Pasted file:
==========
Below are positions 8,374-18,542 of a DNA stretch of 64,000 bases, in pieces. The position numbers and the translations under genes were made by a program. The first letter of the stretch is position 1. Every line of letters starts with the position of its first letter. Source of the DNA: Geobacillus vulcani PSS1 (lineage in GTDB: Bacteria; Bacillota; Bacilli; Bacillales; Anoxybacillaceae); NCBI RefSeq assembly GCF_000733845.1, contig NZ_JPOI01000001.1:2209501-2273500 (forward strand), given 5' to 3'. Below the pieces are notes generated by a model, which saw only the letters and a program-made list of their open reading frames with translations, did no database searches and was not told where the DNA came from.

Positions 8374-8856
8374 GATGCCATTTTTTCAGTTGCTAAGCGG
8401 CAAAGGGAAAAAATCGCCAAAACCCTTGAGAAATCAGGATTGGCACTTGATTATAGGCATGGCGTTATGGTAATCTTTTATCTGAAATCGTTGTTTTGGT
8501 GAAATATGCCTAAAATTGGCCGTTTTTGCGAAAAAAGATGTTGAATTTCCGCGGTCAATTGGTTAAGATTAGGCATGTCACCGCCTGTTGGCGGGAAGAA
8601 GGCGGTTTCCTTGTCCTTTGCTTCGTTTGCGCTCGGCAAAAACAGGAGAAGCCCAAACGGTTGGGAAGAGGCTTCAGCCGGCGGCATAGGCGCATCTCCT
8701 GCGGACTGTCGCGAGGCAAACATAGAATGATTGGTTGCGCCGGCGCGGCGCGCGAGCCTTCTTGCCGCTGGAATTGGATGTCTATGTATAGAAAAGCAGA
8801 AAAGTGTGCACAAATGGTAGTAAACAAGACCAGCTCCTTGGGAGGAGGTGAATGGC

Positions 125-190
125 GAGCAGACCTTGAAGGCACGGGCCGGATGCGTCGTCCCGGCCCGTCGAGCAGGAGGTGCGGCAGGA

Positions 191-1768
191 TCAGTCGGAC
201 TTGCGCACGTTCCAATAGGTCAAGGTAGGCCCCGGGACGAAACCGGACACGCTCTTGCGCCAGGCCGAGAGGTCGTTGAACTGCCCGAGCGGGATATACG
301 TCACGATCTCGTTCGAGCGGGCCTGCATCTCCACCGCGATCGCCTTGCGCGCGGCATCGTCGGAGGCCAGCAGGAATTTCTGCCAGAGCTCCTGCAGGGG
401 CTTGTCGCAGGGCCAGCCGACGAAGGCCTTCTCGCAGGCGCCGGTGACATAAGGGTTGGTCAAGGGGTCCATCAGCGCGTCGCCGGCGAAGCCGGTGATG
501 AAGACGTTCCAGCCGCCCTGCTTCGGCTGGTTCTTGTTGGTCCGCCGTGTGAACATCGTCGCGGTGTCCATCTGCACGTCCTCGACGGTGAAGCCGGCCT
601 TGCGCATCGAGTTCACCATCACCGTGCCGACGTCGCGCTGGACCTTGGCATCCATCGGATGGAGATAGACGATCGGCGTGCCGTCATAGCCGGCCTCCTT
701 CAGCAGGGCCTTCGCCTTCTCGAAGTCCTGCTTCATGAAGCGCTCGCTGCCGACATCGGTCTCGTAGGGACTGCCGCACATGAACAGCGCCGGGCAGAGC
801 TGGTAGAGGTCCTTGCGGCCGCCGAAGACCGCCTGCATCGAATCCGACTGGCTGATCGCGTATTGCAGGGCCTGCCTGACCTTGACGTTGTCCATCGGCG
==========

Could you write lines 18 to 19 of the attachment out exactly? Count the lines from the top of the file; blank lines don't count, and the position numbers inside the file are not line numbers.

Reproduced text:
701 CAGCAGGGCCTTCGCCTTCTCGAAGTCCTGCTTCATGAAGCGCTCGCTGCCGACATCGGTCTCGTAGGGACTGCCGCACATGAACAGCGCCGGGCAGAGC
801 TGGTAGAGGTCCTTGCGGCCGCCGAAGACCGCCTGCATCGAATCCGACTGGCTGATCGCGTATTGCAGGGCCTGCCTGACCTTGACGTTGTCCATCGGCG